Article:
Even for the most successful companies, international expansion can be exceedingly difficult. From world-renowned operations such as Disney to fast-growing start-ups like Groupon, the unexpected challenges—and even failures—of expanding overseas often can be attributed to people.
As businesses expand across borders, they must understand the complexities of transactions between divisions, subsidiaries and companies that are under the same ownership but operate in different tax jurisdictions.
The risk of not being part of Africa’s fast-growing business opportunities is pushing business schools in Western Europe and the United States to start expanding onto a continent that is emerging as a force in the global economic enterprise.
Corporate inversion, the practice of reincorporating an American business in a different country by merging with a smaller overseas entity, often to take advantage of lower tax rates, was in the US Government's spotlight in 2014. In September, the US Treasury Department issued new rules that effectively eliminate the practice. In an article published by Corporate Compliance Insights, Katie Davies, Senior Director, Advisory Services at Radius, sheds some light on what happens now for the companies and their executives who rushed to beat the Treasury Department's deadline.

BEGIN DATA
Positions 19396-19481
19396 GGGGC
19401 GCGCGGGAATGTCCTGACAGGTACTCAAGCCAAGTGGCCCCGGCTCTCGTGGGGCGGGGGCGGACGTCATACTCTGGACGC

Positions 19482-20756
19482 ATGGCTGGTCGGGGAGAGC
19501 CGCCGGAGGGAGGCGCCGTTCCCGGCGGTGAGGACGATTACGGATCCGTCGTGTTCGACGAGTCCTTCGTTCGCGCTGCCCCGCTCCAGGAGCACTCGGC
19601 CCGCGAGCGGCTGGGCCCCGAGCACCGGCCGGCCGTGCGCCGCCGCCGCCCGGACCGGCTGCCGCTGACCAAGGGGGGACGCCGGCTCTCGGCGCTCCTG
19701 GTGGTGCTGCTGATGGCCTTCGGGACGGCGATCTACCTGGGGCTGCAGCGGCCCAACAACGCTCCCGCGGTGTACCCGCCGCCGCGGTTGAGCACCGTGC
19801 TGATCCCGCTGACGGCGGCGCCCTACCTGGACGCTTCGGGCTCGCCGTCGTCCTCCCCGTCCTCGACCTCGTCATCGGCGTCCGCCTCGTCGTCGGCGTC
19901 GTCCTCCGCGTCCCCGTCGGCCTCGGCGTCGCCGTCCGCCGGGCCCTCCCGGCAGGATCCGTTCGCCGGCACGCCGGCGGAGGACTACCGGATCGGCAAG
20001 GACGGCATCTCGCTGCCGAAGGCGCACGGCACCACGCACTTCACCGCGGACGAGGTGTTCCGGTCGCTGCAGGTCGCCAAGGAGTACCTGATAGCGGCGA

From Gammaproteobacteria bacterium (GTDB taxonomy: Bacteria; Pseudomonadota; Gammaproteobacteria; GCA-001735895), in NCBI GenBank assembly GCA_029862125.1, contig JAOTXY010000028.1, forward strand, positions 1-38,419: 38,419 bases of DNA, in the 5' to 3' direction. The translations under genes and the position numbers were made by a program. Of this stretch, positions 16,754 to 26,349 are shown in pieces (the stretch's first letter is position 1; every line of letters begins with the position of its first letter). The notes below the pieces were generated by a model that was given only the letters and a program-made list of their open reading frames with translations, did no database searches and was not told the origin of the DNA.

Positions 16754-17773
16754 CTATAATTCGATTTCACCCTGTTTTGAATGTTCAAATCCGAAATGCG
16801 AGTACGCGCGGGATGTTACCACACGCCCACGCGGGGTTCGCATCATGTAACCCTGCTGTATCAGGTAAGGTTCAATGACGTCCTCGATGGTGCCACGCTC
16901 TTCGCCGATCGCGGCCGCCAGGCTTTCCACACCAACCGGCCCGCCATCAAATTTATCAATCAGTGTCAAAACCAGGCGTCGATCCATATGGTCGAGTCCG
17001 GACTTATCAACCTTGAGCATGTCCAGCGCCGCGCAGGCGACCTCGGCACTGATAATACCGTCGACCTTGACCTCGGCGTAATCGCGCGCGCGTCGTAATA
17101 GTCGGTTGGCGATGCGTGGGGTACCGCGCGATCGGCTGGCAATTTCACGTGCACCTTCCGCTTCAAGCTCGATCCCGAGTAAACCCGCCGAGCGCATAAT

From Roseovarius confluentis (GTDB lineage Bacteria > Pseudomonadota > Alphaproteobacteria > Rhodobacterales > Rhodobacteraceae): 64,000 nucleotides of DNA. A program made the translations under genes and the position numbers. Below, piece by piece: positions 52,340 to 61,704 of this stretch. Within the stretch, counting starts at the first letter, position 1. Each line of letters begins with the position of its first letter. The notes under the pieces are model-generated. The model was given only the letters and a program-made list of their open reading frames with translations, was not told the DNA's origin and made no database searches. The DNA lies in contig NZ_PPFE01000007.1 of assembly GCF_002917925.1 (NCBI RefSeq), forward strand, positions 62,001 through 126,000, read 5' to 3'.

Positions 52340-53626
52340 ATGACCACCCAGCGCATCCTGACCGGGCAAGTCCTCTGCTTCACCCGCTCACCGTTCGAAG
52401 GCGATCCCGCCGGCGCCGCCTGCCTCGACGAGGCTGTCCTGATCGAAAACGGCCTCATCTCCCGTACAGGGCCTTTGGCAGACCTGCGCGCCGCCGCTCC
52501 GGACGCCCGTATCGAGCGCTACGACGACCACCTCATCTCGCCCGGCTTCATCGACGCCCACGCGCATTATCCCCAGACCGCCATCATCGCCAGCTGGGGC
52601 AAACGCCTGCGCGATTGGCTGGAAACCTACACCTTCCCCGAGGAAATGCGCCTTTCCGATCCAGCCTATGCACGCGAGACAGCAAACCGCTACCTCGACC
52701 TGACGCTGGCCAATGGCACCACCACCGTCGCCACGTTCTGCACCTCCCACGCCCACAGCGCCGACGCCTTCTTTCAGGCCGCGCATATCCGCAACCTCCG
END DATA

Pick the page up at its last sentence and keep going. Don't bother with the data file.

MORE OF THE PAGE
“Don’t assume things work like in the U.S. and don’t take anything for granted.” - Larry Harding
That clear-eyed bit of advice came from a CEO at a consumer goods company, in response to a survey we conducted on the topic of global expansion. The survey, done in partnership with CFO Research, asked senior executives at small- and mid-sized businesses about the opportunities and challenges of opening overseas offices. Nearly 90% of the respondents were already operating overseas (the rest were considering expansion), and nearly two-thirds (65%) expected to be increasing their global footprint within a year of taking the survey.